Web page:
If you haven’t reviewed your organization’s drug policy recently, now is probably a good time. Quest Diagnostics just released its 2019 Drug Testing Index, and workforce positivity rates are the highest they’ve been in 14 years—if you count cannabis, that is. (More on that later.)
For the past 3 decades, the DTI has provided insight into national workplace drug positivity trends by analyzing data from millions of drug tests. The survey began in 1988, following the passage of the Drug-Free Workplace Act. Back then, the positivity rate among American workers was 13.6%.
These days, the number is thankfully lower—but not by much. The DTI found 9% post-accident positivity in 2018. That’s nearly 1 in 10 workers testing positive for drugs. And if the current pattern continues, we could be back at 1988 levels before long. EHS Today reports:
“Post-accident positivity in the general U.S. workforce climbed 9% year-over-year (7.7% in 2017 versus 8.4% in 2018), and 29% over five years. The post-accident positivity rate has risen annually since 2011 in the general U.S. workforce and since 2010 in the federally mandated, safety-sensitive workforce.”
To read more about the 2018 DTI results, click here. For an interactive map showing urine drug test positivity by zip code, click here.
What’s causing the numbers to rise? It isn’t opiates—use of those substances has declined by 37% since their peak in 2015—nor is it cocaine, which appeared to be on the rise last year. The issue is related to the availability of cannabis. Tellingly, cannabis positivity rose by 6.2% nationally in urine drug tests, and by double digits in Colorado and Washington, where the drug has been legalized for recreational use. Of course, as debates surrounding cannabis use, legalization, and classification rage on, these results may mean different things for different employers in different jurisdictions. Nevada, for instance, just passed a law protecting cannabis consumers from employment discrimination. Note that the bill does not cover employees in safety-sensitive roles.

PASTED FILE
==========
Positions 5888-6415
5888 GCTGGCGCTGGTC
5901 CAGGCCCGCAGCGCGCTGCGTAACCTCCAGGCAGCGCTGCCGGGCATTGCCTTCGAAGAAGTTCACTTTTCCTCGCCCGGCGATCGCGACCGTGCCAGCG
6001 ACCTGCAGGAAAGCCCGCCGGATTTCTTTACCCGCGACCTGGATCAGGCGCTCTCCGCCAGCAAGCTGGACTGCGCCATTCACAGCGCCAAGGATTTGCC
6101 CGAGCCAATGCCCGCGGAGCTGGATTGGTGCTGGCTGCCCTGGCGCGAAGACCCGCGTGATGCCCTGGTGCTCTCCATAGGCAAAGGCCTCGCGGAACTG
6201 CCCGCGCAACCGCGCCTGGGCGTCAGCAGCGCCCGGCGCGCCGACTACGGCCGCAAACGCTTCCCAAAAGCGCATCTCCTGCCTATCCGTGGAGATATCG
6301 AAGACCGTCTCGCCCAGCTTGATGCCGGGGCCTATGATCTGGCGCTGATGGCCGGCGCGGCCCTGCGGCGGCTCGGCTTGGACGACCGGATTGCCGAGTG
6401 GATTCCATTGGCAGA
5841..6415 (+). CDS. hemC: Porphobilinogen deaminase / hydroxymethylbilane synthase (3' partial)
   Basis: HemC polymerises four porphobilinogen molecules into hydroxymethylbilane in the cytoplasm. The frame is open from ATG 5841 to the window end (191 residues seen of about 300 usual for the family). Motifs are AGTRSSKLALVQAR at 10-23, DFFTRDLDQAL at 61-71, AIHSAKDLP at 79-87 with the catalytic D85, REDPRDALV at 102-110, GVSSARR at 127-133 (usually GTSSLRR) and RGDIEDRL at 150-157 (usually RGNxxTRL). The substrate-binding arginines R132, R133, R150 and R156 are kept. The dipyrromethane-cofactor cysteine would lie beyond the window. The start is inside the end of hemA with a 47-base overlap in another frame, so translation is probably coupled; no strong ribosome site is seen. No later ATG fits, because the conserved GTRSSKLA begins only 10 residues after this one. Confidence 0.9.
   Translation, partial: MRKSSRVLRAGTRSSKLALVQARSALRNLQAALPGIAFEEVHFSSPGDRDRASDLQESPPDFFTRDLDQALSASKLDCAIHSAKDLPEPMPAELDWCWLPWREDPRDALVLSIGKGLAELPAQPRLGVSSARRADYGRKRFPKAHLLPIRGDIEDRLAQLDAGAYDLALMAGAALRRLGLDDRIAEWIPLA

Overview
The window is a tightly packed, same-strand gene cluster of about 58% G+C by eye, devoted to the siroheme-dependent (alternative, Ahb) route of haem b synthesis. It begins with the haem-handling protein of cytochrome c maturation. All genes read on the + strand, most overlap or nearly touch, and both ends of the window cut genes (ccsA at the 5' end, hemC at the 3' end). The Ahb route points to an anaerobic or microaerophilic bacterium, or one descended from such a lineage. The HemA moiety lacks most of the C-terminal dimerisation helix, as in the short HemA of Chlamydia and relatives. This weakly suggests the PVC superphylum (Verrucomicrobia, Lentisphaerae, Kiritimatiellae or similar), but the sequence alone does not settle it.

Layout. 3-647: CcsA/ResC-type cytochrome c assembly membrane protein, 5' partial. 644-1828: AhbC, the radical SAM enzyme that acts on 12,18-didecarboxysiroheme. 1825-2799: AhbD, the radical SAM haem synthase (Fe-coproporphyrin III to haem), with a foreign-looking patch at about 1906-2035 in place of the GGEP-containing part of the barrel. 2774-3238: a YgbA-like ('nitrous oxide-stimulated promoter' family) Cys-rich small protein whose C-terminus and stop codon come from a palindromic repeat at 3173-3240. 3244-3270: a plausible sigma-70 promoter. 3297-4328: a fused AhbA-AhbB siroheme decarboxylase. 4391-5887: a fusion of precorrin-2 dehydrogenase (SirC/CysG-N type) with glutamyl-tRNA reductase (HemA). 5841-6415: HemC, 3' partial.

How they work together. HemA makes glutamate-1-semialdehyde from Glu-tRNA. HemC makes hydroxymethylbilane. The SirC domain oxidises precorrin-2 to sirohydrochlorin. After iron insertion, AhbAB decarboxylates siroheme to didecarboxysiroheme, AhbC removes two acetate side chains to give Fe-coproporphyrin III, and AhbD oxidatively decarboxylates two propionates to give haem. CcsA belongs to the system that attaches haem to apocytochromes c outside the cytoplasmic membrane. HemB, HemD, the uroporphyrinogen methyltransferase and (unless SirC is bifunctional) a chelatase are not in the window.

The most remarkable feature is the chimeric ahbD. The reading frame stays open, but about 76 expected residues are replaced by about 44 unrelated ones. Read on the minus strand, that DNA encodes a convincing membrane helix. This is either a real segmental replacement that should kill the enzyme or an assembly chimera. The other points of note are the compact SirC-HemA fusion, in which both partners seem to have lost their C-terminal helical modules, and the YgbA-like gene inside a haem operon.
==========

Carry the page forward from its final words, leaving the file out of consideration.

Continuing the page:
Meanwhile, many employers continue to maintain zero-tolerance and safety-sensitive workplaces, where any number of employees testing positive would be unacceptable. Others are rethinking their policies, attempting to balance shifting state-level regulations and societal attitudes with their obligations under federal law. Still others are conducting drug tests selectively, for specific roles in specific states.
In short, we don’t live in 1988. Maybe it’s a mistake to treat cannabis the same way as cocaine, heroin, and methamphetamine. Or maybe it’s a mistake to lump different drugs together in general. Consider the fact that both Denver, CO and Oakland, CA have decriminalized psilocybin, AKA magic mushrooms, perhaps foreshadowing an imminent wave of new laws around psychedelic substances.
These are complicated times. US drug policy appears to be in a transitional period, and what we’re transitioning to is anyone’s guess. We hate to say it, but for workplace safety professionals in 2019, clear answers on drug testing—again, outside of safety-sensitive jobs—are hard to come by. As one employer in California recently told The LA Times, “It’s a mess.”